1) The best technology doesn't make the sale
"If someone has live chat but they have crummy products or bad prices, it's not going to make shoppers purchase," Freedman notes. Closing the sale is still all about product — rich content, virtual modeling or bulletin boards won't move SKUs that people don't want or that are priced too high.

2) The customer is more in control than ever before
"The consumer is incredibly demanding now," Freedman said. "They expect that anything's possible — they hit the submit button and expect that the FedEx guy is at the door." This is a big change from the frontier days of e-commerce, when merely receiving the product filled shoppers with wonder. Now, notes Freedman, the Internet lets shoppers be far more informed than the typical seven-dollar-an-hour sales clerk — the uninformed sales associate is at the mercy of the educated e-shopper. "Customers hold all the cards," she notes, which makes it harder for merchants to compete profitably in today's shopping environment.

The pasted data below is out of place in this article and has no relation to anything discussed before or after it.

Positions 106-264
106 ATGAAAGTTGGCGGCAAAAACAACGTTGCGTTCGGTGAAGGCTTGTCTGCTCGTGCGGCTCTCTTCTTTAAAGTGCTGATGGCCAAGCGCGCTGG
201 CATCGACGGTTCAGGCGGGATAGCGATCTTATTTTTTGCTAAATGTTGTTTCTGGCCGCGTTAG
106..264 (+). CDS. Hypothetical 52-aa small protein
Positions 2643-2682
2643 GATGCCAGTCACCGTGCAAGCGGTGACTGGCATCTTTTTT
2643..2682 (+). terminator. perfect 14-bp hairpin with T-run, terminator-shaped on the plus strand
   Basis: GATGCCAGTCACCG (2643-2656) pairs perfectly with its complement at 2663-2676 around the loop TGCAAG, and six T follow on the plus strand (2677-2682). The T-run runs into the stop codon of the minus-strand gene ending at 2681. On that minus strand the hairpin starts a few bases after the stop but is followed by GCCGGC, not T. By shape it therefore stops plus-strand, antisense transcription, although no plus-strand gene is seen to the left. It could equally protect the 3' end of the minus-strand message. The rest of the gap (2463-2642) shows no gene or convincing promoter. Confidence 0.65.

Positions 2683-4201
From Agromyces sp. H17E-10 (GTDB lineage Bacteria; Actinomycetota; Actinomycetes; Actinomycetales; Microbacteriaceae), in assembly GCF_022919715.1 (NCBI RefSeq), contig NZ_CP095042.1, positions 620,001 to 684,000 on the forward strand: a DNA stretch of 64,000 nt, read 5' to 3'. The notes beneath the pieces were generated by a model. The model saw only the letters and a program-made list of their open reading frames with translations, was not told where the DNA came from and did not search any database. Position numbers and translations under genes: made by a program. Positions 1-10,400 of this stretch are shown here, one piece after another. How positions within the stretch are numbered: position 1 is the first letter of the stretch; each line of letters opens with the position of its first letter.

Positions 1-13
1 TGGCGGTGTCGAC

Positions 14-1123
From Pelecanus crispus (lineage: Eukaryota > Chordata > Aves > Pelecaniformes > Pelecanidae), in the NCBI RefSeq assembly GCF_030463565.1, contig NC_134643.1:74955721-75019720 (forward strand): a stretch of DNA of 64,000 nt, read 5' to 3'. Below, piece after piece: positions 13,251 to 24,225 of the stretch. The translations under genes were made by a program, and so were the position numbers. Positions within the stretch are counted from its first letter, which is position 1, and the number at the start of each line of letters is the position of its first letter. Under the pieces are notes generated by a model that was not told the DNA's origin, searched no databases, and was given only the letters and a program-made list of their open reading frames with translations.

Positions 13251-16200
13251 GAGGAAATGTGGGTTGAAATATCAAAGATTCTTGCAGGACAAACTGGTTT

"Merchants who combine a brick and mortar outlet with an e-commerce operation are positioned to move ahead of their competitors. Yet these two venues need to be fully integrated to truly romance customers."

3) Cross-channel selling is a killer app — if done right
Clearly, merchants who combine a brick-and-mortar outlet with an e-commerce operation are positioned to move ahead of their competitors. Yet these two venues need to be fully integrated to truly romance customers. "The customer demands a consistent experience from that merchant," Freedman said. "They don't understand why they can't use their gift card online and in the store — and why can't they pick something up in the store they bought online?" So while a cross-channel approach increases an e-tailer's possibilities, it also increases customer demands.

4) Smart merchandising leverages the old rules